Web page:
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    1. Yes, some may still be relished, but I suspect Fitzgerald would be tossed aside, yet he had such a command of words.

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  25. Toni Morrison, Hemingway, Tim O'Brien. I like them because they give a hint to the characters or setting, and have great voice.

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    1. Yes, D, the voice resonates. Such a lot of passion in few words.

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  26. The Hemingway quote appeals to me.

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    1. Certainly my favorite Jo, but there's lots of good ones...

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  27. I love the Toni Morrison line the most!!!

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  28. Great choices, but I have a feeling if any of us wrote some of these more classic sentences today, we'd be rejected for being overly dramatic and too cheesy.

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  29. These sentences make me want to write more. Thanks.

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    1. That's a great effect, Vanessa. Happy writing!

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  30. Replies
    1. Both very popular! Brief, but loaded.

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  31. I'd completely forgot about the Toni Morrison's one. I no longer have favourites of anything, but one passage has stuck with me for many years (I'm cheating; it's not a sentence, it's a whole page). It's the opening of Invisible Man by Ralp Ellison.

    Great post.

    Greetings from London.

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    1. I haven't read that one, but it sounds amazing. I love books where you can wallow in a whole page/chapter/book.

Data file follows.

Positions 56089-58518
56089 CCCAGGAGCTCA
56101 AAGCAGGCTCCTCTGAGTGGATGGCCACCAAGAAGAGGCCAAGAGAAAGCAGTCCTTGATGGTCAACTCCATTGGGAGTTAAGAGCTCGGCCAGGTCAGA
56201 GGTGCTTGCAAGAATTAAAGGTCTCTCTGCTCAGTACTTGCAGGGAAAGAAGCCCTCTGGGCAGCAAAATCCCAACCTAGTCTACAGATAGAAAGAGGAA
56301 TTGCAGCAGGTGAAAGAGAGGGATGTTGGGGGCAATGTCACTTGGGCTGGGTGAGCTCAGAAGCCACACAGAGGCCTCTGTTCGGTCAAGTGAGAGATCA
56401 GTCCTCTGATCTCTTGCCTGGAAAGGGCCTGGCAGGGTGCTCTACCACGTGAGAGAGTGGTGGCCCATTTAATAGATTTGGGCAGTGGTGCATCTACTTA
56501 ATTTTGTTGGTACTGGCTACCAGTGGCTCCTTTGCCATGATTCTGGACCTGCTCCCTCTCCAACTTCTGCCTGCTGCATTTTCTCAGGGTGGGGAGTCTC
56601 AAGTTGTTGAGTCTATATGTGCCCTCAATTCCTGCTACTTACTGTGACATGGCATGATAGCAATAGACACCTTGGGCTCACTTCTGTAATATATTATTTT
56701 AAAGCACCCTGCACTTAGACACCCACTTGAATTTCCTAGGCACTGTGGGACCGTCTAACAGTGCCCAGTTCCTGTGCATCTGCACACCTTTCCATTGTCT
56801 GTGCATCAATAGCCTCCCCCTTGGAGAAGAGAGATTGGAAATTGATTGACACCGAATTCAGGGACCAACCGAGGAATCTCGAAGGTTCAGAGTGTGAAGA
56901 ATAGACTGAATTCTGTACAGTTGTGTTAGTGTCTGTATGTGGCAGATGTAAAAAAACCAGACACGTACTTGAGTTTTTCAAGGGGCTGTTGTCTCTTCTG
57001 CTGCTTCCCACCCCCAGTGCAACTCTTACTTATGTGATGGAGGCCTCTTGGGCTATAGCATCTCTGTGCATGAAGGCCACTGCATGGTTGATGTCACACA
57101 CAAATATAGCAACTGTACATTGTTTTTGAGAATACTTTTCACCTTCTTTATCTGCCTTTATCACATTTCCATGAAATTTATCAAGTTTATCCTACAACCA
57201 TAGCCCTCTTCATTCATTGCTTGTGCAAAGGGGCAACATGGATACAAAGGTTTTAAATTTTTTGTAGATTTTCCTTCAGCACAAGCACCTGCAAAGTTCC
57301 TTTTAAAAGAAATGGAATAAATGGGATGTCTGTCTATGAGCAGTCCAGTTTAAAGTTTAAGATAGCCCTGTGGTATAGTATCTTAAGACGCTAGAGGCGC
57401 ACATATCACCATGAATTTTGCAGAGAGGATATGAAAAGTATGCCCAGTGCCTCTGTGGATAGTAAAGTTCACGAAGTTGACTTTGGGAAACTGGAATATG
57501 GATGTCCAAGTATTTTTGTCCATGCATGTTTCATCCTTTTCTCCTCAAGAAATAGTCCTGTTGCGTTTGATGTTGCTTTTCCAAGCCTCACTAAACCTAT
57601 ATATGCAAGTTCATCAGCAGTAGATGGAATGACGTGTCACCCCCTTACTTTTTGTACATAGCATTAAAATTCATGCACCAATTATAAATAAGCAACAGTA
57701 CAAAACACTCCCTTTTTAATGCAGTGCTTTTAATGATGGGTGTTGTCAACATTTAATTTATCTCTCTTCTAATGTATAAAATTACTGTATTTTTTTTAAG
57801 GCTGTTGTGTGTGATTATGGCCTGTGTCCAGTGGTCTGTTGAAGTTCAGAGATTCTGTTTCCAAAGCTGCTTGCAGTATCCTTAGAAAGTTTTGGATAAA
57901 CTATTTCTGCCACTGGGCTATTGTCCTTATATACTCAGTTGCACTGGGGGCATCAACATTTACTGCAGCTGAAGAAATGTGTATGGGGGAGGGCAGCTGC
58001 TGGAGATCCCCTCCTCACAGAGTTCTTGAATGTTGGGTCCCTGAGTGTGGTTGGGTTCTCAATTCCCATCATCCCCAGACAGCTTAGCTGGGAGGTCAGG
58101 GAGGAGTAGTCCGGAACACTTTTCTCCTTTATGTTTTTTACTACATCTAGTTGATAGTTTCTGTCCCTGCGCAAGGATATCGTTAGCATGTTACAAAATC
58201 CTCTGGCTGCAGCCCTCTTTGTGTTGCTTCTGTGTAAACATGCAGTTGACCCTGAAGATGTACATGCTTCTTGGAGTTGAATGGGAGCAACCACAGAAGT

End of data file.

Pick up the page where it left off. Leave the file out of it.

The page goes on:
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  32. Fantastic post. I'm always amazed at the long sentences that flow so very well. Me, I'm a short sentence woman.

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    1. As are most modern writers. Times have changed.

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  33. These are all great sentences and for some reason I had forgotten how loooong some of them are. Tastes have definitely changed but I will never tire of reading the classics.
    doreenmcgettigan.com

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  34. And I thought I was long winded! LOL
    Love these, priceless!

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  35. "Last night I dreamed I went to Manderley again."

    "Scarlett O'Hara was not beautiful, but men seldom realised it when they were caught by her charm as the Tarleton twins were."

    Additionally.

    All of the ones in the post are great, but Jane, Ernest and Vladimir are my absolute tops. I like things crisp, though I am not on Twitter. :) Just here to say hi and wish you a good week with Nano.

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  36. I liked them all, but Toni Morrison's really hit home. I love the simplicity of such a powerful punch made up of words.

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  37. They all make one ponder on the deeper meaning. Just yesterday I came across a piece (below) and I'm still pondering on its depth; I even had to look up the myth about Saturn, a Roman / Greek god.

    "When the tyrant gods are overthrown, when individuals walk out from under the shadow of Saturn, when they reject collective expectations and seek their own path, then justice returns." From Under Saturn's Shadow: The Wounding and Healing Of Men
    Jungian psychologist, James Hollis